Strangers Either Way: The Lives of Croatian Refugees in their New Home - European Anthropology in Translation 2 (Paperback)Jasna Capo Zmegac (author)
Paperback 234 Pages / Published: 11/07/2011
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" ...an accessible text that makes, and evidences, hypotheses about identity-building, cross-cultural strategies, and the processes of co-ethnic migration." * JRAI "The translation to the lingua franca of today's world is a very good decision, since this remarkable text would have otherwise remained unknown to readers not fluent in Croatian...[It] contributes to a better understanding of identity dynamics and creation of multicultural interaction in a national context." * Anthropological Noteboooks "This is an excellent addition to the literature on the experience of migration...Capo Zmegac...is well informed...The theoretical treatments are useful and well supported...The translation is very good, and the epilogue reflecting on the Croatian reception of Capo Zmegac's work in 2002 is an unusual and valuable methodological contribution. Highly recommended." * Choice "...a welcome addition to the field of forced migrations for it makes a significant exploratory step into the understudied phenomena of cultural dynamism and identity (re)construction among co-ethnic migrants (refugees) in the post-Yugoslav space." * Austrian History Yearbook Croatia gained the world's attention during the break-up of Yugoslavia in the early 1990s. In this context its image has been overshadowed by visions of ethnic conflict and cleansing, war crimes, virulent nationalism, and occasionally even emergent regionalism. Instead of the norm, this book offers a diverse insight into Croatia in the 1990s by dealing with one of the consequences of the war: the more or less forcible migration of Croats from Serbia and their settlement in Croatia, their "ethnic homeland." This important study shows that at a time in which Croatia was perceived as a homogenized nation-in-the-making, there were tensions and ruptures within Croatian society caused by newly arrived refugees and displaced persons from Serbia and Bosnia and Herzegovina. Refugees who, in spite of their common ethnicity with the homeland population, were treated as foreigners; indeed, as unwanted aliens. Jasna Capo Zmegac is a senior research fellow at the Institute of Ethnology and Folklore Research in Zagreb and adjunct professor at the University of Zagreb. She has a multi-disciplinary background in ethnology, cultural anthropology, demography and French literature. She studied at the University of Zagreb before doing her MA and PhD at Berkeley. She was a postdoctoral fellow in Strasbourg and Vienna, a Humboldt Fellow in Munich and Berlin, and a visiting fellow at various European universities. Her current research interests are in the field of anthropology of migration, especially forced and labor migration, and the politics of identity construction in diaspora settings. Her recent publications include the co-edited volume (with C. Voss and K. Roth) Co-ethnic Migrations Compared: Central and Eastern European Contexts (Munich: Kubon & Sagner, 2010), as well as refereed articles and chapters published in English, French, German, Croatian, and other European languages.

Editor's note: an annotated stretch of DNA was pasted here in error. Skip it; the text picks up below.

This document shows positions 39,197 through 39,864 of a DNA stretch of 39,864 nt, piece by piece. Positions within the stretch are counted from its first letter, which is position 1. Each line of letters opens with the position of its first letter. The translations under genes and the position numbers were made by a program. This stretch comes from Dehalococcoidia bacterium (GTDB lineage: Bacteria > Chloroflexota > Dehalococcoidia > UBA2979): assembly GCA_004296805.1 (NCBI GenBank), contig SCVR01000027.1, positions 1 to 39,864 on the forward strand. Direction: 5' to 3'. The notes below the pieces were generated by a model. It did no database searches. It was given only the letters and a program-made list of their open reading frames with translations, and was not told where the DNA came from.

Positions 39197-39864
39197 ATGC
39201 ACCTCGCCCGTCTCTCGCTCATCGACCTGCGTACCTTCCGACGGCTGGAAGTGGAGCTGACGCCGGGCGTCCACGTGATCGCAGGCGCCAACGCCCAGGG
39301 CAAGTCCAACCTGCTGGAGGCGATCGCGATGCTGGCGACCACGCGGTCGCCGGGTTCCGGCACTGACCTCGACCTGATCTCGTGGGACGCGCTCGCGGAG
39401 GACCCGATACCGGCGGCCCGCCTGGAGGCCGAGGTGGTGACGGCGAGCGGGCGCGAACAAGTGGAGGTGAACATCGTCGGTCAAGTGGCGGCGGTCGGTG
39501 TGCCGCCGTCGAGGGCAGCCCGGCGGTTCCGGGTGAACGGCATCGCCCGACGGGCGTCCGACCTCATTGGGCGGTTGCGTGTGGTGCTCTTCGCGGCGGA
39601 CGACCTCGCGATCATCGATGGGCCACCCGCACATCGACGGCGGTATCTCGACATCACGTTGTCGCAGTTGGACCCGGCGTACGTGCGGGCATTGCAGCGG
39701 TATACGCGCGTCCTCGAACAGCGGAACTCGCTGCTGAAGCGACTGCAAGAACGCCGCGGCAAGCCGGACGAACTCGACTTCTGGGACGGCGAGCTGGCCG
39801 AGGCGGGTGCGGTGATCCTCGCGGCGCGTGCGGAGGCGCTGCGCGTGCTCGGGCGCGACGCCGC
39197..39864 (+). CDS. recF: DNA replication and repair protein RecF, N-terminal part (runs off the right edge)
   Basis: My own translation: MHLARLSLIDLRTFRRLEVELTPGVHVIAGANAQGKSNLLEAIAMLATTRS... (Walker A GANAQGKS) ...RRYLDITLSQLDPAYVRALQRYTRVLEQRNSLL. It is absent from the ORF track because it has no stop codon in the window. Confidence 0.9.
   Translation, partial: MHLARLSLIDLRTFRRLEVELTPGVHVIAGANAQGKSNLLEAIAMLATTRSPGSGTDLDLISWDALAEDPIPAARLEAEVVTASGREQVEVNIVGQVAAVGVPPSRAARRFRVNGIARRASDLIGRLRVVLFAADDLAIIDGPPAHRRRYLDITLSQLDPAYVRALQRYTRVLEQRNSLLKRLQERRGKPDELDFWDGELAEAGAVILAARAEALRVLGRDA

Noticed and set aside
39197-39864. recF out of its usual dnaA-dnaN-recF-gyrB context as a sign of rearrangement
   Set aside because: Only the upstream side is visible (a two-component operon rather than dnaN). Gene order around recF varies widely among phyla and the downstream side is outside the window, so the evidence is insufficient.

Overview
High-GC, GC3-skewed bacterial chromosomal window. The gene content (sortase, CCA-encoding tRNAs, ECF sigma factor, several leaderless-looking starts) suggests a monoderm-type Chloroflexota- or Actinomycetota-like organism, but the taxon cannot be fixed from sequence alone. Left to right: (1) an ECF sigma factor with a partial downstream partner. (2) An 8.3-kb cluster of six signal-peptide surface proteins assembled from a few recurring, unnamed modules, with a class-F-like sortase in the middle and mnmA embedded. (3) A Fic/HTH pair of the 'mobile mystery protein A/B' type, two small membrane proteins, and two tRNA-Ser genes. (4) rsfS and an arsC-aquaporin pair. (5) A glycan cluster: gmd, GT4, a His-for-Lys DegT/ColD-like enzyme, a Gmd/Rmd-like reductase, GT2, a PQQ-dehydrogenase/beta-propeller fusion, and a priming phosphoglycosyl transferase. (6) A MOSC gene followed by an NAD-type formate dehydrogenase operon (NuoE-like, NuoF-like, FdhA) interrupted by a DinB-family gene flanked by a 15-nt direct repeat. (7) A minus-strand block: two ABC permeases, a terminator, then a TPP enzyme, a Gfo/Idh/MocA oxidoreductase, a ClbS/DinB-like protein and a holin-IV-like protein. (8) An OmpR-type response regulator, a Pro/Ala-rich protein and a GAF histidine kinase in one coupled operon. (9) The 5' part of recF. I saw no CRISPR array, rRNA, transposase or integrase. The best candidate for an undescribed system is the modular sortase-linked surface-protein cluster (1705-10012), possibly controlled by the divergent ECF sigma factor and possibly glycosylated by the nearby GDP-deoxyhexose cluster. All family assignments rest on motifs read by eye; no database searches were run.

Publisher: Berghahn Books
Number of pages: 234
Weight: 319 g
Dimensions: 229 x 152 x 12 mm
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